SAS, Norwegian, Widerøe and NextJet airlines fly from Tromso to several cities in Norway, Sweden and Finland (Oulu). Wideroe is a leading airline with many local flights. Those airlines use 737s, Dash 8s, BAe ATPs, and Saab 340s. In summer Lufthansa operates a scheduled route to Frankfurt. Also in summer several charter airlines fly to holiday destinations like Greece, Spain, Turkey and the Canary Islands. The biggest plane that ever landed in Tromso was an Airbus A340 of SAS – if flew Japanese tourists from Tokyo.
Aerosoft Tromso X
Tromso X was developed for Aerosoft by Jo Erlend Sund – who created such FSX add-on airports like Stavanger, Bergen, Svolvaer, and Trondheim-Vaernes. This list itself is a great recommendation.
In terms of how it is published – Tromso X is a typical production by Aerosoft – with “Aerosoft” manual (in both English and German), Aerosoft installer (you need to enter your email and personalized product key to install it). Additionally Tromso X is delivered with a set of charts (unfortunately, it does not include VFR chart, but on the other hand – airport diagram is much better than the one in AIP).
Purchase, installation, configuration
You can buy this scenery in Aerosoft’s store for 18,55 Euro (including 23% VAT tax – the tax in your location may be different – usually smaller). It is a download version. Box version is not available. If you are searching for Tromso in Aerosoft’s store – type in Tromsø, not Tromso – without the Norwegian ø, you will be unable to find it with the search engine.
When the installation is complete I suggest you run the configurator first. Unfortunately – for me, it did not work properly. If you observe any problems – go to this thread where Jo-Erlend published a fix. http://forum.aerosoft.com/index.php?/topic/105730-tromso-x-problem/#comment-736620. After the old files were overwritten – I had no problems configuring the scenery.
- 3d lights
- 3d passengers
- dense equipment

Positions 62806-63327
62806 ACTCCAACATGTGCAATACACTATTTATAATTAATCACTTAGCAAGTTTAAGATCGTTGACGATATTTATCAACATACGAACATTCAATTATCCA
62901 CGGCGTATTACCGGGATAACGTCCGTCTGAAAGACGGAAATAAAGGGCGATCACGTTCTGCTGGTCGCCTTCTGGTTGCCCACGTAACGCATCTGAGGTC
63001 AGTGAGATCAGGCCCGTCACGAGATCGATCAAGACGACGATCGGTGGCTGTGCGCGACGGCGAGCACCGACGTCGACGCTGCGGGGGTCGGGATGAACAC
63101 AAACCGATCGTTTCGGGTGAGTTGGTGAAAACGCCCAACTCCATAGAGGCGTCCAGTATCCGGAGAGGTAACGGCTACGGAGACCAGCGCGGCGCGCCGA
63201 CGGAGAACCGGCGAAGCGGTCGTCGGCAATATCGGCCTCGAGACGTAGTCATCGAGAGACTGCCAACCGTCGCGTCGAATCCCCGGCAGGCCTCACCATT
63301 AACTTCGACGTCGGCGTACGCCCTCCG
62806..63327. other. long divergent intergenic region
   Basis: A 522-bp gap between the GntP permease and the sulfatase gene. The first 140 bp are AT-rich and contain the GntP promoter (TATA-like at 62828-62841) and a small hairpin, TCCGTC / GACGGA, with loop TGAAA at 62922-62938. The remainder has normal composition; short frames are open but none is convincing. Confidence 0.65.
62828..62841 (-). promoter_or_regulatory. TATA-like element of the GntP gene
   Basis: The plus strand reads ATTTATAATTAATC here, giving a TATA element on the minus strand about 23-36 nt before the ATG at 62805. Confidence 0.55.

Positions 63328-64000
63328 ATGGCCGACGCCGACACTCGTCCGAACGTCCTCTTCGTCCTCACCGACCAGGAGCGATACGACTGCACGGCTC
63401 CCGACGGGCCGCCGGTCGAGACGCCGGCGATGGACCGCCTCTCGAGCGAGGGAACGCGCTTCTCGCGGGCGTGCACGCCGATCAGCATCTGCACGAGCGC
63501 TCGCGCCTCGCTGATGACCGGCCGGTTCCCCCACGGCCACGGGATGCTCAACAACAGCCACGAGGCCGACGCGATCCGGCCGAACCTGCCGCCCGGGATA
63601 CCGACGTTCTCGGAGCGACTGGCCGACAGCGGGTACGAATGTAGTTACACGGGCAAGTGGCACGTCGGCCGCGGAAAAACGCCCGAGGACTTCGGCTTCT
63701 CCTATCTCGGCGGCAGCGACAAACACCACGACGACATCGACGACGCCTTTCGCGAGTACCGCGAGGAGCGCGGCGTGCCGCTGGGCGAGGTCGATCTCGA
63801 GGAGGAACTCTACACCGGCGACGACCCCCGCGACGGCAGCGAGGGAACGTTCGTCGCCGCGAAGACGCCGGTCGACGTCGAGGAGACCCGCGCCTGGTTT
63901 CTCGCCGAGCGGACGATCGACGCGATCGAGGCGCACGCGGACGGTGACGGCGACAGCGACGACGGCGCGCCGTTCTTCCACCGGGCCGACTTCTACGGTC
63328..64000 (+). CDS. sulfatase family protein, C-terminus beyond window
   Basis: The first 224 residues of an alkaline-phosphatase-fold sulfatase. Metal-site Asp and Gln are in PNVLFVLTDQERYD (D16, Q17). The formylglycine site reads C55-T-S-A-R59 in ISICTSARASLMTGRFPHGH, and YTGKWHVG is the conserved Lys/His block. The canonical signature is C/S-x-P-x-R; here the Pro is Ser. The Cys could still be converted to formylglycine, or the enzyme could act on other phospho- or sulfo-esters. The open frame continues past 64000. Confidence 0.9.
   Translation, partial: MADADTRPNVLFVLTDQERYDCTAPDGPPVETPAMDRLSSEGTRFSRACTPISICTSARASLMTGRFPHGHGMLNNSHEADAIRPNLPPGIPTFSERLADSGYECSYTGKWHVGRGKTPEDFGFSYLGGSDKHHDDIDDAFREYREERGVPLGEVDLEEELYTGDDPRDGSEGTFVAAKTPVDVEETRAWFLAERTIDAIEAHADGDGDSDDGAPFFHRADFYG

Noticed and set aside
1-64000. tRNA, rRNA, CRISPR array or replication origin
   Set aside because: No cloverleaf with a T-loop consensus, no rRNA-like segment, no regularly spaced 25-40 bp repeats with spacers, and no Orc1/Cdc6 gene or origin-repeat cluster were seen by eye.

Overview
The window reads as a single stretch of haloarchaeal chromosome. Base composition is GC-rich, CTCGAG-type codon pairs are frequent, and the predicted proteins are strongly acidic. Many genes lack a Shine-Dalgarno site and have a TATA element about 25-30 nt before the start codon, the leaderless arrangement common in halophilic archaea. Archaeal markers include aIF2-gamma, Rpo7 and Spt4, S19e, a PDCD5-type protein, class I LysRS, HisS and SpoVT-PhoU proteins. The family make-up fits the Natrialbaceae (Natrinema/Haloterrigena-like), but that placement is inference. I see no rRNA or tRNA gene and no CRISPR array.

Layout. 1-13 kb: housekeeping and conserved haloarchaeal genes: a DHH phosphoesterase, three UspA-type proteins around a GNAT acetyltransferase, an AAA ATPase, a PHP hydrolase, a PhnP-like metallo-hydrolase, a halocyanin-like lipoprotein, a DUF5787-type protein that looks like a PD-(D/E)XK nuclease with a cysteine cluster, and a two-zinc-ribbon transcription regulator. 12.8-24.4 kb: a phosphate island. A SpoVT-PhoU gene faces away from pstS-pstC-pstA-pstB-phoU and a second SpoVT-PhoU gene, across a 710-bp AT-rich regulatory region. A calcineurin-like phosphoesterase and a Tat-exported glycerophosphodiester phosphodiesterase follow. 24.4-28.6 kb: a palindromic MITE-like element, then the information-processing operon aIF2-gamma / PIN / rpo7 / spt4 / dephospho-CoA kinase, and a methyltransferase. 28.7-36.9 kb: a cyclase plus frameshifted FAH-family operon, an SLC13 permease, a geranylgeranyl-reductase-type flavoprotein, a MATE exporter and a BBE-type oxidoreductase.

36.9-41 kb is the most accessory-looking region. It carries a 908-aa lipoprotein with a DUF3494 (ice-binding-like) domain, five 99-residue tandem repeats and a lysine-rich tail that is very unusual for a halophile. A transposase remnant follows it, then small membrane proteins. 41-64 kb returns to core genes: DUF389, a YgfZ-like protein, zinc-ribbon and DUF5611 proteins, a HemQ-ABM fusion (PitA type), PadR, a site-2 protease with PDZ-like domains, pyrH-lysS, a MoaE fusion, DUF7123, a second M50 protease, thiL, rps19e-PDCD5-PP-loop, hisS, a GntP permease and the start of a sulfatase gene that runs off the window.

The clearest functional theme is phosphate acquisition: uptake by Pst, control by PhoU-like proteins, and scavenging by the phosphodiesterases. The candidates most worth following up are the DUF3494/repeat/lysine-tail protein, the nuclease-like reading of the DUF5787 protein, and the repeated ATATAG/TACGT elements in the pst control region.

- static aircraft
- docking system
- animated vehicles
- 3d grass (none, lite, dense)
- street lights
- 2048 textures
- city models
- runway markings (white / yellow)
- season – seasonal textures
For this review, I use all additional options like 3d passengers, dense grass (exception – no grass in winter), etc. I saw no reason (apart from the grass in winter) to turn anything off. The scenery performs great with all these features. You may notice that the config tool is named “Bergen” instead of “Tromso” – do not mind this.
Around the airport
The scenery contains the airport and its closest vicinity – Tromsøya (Tromso Island). It makes 22 square kilometers of scenery (there is a typo in the product description – the area is 21 or 22km instead of 121). The island is covered with 50cm/px photoscenery. As you may know from my previous reviews – I consider 50 or 60cm/px as a very good choice for a photoscenery surrounding the airport. The airport itself is covered with 20cm/px photos (which is also a great choice). Thanks to these photo sceneries approaches and departures are much nicer as we see the real ground beneath us. The autogen is placed correctly and it works well with the photo-background.
When flying over the city – make sure you look for the custom objects like Tromso University (several brown buildings) with a helipad nearby. If you visit the University – make a quick trip into the hills to find the Ski Jumping Hill (Norway is famous for its ski jumpers – even the king enjoyed this sport when he was young).
The city scenery is made mostly of autogen (with only some specific buildings made using custom objects) so it performs nicely. The autogen density is excellent. I tested this scenery with my FTX Norway as the background so the surrounding mountains and towns are enhanced if compared to the default FSX. I strongly recommend FTX Norway as a base for this scenery.